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Today, I planted a Clematis called "The President" which has the most amazing, large purple flowers. I've been planning for this day. Last summer, a friend was discarding two large arched trellises, so I took them home. As a gardener, I couldn't see them going in a dumpster, even tough I wasn't sure where I'd put them! Soon I realized if I removed the top arches, they were perfect along the back side of our pool deck, which faced the street. That open view under the deck had always bothered me; I figured I'd address it some day. So it took some time to decide what to plant. English Ivy is too invasive, as is Trumpet Vine and Morning Glory - three I was very familiar with removing from our garden. No hurry I decided. Well this year, I found my answer... Clematis. So yesterday, when I was in Devon consulting with a client, I popped into Terrain (THE most lovely garden store!) and found a beauty called The President.

As I started digging, I realized I was working with unadulterated clay soil - something I hadn't seen in our garden in many years! It was neat to feel it's texture. I even came across a piece of vintage tile - likely discarded when my house was being built in the 1950s. When it seemed time to plant, I noticed my new treasure was super comfortable on it's original mini-trellis. Yet in order to encourage its spread, I'd need to disturb that. Clematis climbs by wrapping its tiny little tendrils around anything in its path - the trellis, the vine, other leaves, etc.. Each tendril is delicate, but in quantity, they're strong. And there were MANY of them. So it took time and patience.

As I sat there unwrapping these tiny tendrils as not to break any, I wondered if I was nuts to be taking this time for these details. Was it futile? Who'd laugh at me if they were watching? I remembered how I was often criticized by a former employer for stewing in the details. They'd ask "why do you make so many notes on your plans"? Or they'd suggest I stop taking the time to make "pretty pictures" to send clients. The bottom line was paying attention to details slowed down my sales. And they were right; it did. But the number of sales wasn't MY priority. It was theirs. My clients' end result was my priority, making sure I was fulfilling their dreams throughout this huge financial (and emotional!) investment. Equally important was giving them all their options, remembering their wishes, likes and dislikes, minding expectations, and ordering all the correct parts and providing notes to the installers to they knew what all the parts were for - for a smooth and accurate install. Reno planning is full of details. Sure, you can ignore them, but it doesn't make them "go away." They'll just come back to bite you!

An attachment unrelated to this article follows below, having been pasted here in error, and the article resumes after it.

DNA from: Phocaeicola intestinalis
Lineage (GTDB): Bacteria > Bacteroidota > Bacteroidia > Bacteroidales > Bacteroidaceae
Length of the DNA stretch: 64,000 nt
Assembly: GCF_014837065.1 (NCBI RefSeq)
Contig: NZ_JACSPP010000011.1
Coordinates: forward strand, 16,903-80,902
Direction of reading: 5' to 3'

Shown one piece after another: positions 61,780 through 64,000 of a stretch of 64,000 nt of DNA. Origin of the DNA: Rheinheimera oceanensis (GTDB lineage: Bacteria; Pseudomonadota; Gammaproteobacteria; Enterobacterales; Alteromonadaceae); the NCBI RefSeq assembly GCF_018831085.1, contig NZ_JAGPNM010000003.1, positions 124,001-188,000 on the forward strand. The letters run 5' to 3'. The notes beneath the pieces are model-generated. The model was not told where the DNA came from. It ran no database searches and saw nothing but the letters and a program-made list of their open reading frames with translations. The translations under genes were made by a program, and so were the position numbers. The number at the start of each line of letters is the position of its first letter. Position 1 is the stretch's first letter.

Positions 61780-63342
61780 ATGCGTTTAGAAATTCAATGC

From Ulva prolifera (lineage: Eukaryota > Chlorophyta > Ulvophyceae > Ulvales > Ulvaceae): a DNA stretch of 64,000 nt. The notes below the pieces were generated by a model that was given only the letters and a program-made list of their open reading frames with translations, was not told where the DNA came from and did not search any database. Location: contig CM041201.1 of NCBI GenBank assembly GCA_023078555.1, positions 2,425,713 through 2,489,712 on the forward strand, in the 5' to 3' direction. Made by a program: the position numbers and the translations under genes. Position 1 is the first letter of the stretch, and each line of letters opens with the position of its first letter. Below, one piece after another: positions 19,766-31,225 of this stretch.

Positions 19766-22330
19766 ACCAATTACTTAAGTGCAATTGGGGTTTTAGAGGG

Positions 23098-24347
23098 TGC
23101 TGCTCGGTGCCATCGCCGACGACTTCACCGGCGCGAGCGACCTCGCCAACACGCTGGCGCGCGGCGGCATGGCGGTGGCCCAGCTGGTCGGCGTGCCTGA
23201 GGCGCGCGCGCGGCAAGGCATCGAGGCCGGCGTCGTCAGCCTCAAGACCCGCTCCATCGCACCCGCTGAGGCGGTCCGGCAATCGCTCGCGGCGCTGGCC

So as I sat there unwinding the dozens of tiny tendrils on my new plant, I found confirmation that I wasn't wasting my time. This was an investment in the success of this plant - hopefully for many years. Likewise, my attention is detail is important to my clients, and to my business. My confirmation comes from the number of clients who have "followed" me - the contractors who invite me to help their clients, the Real Estate Investors who appreciate my experience in their shoes, the homeowners who refer me to friends and family. My attention to detail is why I'm so busy and will keep me going, and help my business thrive, and perhaps grow.

Today, I was reminded, I am so happy just being me . . . stewing in the details.

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